Fitch Places United States' 'AAA' on Rating Watch Negative Because of Debt Ceiling Fiasco

Here's what Fitch specifically said about the debt ceiling and default risk. Fitch assumes "there is sufficient political will and capacity to ensure that Treasury securities will continue to be honoured in full and on time."

KEY RATING DRIVERS
In line with Fitch's previous statements, the RWN reflects the following key rating drivers and their relative weights:

High
- The U.S. authorities have not raised the federal debt ceiling in a timely manner before the Treasury exhausts extraordinary measures. The U.S. Treasury Secretary has said that extraordinary measures will be exhausted by 17 October, leaving cash reserves of just USD30bn. Although Fitch continues to believe that the debt ceiling will be raised soon, the political brinkmanship and reduced financing flexibility could increase the risk of a U.S. default.

- Although the Treasury would still have limited capacity to make payments after 17 October it would be exposed to volatile revenue and expenditure flows. The Treasury may be unable to prioritise debt service, and it is unclear whether it even has the legal authority to do so. The U.S. risks being forced to incur widespread delays of payments to suppliers and employees, as well as social security payments to citizens - all of which would damage the perception of U.S. sovereign creditworthiness and the economy.

- The prolonged negotiations over raising the debt ceiling (following the episode in August 2011) risks undermining confidence in the role of the U.S. dollar as the preeminent global reserve currency, by casting doubt over the full faith and credit of the U.S. This "faith" is a key reason why the U.S. 'AAA' rating can tolerate a substantially higher level of public debt than other 'AAA' sovereigns.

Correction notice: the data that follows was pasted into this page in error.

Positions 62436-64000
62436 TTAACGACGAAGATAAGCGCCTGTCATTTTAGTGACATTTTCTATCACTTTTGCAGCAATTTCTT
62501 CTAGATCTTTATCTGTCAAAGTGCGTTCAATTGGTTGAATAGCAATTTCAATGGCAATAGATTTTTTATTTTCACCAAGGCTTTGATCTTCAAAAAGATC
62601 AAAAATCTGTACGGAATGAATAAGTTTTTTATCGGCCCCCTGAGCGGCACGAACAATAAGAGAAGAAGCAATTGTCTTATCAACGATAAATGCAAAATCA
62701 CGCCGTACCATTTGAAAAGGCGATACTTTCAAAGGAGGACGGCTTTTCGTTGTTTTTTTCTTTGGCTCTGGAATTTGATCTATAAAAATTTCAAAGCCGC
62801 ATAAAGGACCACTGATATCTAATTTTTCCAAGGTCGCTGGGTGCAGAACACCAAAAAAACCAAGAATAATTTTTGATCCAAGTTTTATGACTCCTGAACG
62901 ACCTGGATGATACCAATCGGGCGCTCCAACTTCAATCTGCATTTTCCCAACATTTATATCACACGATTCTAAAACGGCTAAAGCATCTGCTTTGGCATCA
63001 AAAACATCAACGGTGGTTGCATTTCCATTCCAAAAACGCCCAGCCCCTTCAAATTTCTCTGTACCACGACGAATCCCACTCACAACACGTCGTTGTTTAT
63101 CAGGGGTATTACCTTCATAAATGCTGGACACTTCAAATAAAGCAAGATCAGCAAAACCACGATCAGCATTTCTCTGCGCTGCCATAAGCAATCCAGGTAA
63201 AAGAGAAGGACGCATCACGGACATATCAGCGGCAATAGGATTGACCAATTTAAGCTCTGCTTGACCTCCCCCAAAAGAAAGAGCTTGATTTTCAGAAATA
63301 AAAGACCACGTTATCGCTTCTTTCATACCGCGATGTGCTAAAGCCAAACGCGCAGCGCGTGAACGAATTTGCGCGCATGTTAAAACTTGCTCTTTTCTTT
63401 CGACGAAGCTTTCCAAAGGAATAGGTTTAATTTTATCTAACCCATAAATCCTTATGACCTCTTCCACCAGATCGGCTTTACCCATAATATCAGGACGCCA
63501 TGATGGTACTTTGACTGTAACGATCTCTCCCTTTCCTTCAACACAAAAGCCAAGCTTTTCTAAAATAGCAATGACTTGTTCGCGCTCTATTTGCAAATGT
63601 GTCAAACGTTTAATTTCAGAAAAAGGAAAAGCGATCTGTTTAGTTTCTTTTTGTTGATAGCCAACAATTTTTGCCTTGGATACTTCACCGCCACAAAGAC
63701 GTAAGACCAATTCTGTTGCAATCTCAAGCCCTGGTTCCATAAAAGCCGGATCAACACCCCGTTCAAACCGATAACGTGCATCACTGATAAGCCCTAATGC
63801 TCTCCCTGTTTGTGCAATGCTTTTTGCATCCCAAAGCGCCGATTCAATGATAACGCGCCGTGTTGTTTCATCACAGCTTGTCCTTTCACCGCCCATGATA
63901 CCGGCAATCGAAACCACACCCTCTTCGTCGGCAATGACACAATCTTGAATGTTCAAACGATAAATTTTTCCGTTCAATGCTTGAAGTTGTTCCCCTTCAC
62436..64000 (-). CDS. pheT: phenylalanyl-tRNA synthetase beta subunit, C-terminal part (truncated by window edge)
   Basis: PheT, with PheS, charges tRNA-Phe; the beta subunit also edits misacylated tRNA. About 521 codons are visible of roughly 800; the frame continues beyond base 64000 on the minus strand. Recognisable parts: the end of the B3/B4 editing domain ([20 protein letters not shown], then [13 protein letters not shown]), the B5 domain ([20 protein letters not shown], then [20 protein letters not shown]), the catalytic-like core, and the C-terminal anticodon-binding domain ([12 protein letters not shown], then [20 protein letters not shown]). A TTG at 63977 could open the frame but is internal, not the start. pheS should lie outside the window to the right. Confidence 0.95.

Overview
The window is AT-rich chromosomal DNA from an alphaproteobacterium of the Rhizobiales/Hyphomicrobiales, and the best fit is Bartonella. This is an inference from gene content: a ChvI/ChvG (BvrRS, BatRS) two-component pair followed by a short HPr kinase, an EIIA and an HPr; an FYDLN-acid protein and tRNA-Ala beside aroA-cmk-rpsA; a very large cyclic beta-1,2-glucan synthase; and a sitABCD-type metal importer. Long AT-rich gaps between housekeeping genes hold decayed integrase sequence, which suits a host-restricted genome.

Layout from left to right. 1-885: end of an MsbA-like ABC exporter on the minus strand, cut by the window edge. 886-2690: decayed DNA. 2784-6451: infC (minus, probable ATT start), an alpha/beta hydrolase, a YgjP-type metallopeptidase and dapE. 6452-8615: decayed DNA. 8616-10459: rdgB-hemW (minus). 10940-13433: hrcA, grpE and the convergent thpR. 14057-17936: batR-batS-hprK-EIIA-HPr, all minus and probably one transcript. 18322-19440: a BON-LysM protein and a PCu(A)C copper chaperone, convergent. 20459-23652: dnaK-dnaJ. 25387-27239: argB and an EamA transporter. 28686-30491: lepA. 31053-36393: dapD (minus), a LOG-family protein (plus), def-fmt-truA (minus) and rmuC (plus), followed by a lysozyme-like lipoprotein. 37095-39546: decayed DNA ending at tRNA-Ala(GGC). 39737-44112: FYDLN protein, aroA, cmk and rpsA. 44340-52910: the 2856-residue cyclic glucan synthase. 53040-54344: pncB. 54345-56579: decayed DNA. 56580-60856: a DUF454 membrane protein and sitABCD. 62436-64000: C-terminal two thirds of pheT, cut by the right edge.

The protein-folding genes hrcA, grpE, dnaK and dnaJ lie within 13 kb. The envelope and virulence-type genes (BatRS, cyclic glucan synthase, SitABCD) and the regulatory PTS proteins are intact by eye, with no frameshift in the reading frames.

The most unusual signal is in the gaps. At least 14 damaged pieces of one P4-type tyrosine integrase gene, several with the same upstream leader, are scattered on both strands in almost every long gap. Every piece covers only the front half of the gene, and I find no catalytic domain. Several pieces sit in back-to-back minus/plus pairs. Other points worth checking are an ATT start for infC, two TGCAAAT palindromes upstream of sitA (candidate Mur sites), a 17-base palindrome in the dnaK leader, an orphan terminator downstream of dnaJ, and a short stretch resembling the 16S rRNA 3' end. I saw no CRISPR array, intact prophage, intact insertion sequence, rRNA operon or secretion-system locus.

RATING SENSITIVITIES
The RWN reflects the following risk factors that may individually or collectively result in a downgrade of the ratings:

- Failure by the government to honour interest and/or principal payments on the due date of U.S. Treasury securities would lead Fitch to downgrade the U.S. sovereign IDR to 'Restricted Default' (RD) until the default event was cured. We would also downgrade the rating of the affected issue(s) to 'B+' from 'AAA', the highest rating for securities in default in expectation of full or near-full recovery. Debt securities approaching maturity or those with approaching coupon payments would be vulnerable to a downgrade. The Country Ceiling would likely remain 'AAA'.

In the event of a deal to raise the debt ceiling and to resolve the government shutdown, which Fitch expects, the outcome of a subsequent review of the ratings would take into account the manner and duration of the agreement and the perceived risk of a similar episode occurring in the future. It would also reflect Fitch's assessment of the following main factors:

- The impact of the debt ceiling brinkmanship and government shutdown on our assessment of the effectiveness of government and political institutions, the coherence and credibility of economic policy, the potential long-term impact on the U.S. sovereign's cost of funding and cost of capital for the economy as a whole, and the implications for long-term growth.

- Our assessment of the prospects for further deficit-reduction measures in future years necessary to contain government deficits in the face of long-term spending pressures and place public debt on a downward path over the medium to long term.

KEY ASSUMPTIONS
Fitch continues to believe that an agreement will be reached to end the current political impasse and raise the U.S. debt ceiling. Even if the debt limit is not raised before or shortly after 17 October, we assume there is sufficient political will and capacity to ensure that Treasury securities will continue to be honoured in full and on time.

By the way, look how much we cut the deficit since 2010. How has fiscal tightening not affected economic growth?

- The 'AAA' rating also reflects the halving of the federal budget deficit since 2010, which is now approaching a level consistent with debt stabilisation. The Budget Control Act passed in August 2011 implied significant fiscal consolidation and Congress and the Administration have adhered to the automatic spending cuts - the sequester - specified under the Act in the absence of agreement on an alternative and equivalent set of deficit-reduction measures. In addition, the passage of the American Taxpayer Relief Act on 1 January 2013, which implied a tax increase of more than USD600bn, has also contributed to the deficit reduction effort.

Read the full release at FitchRatings.com.

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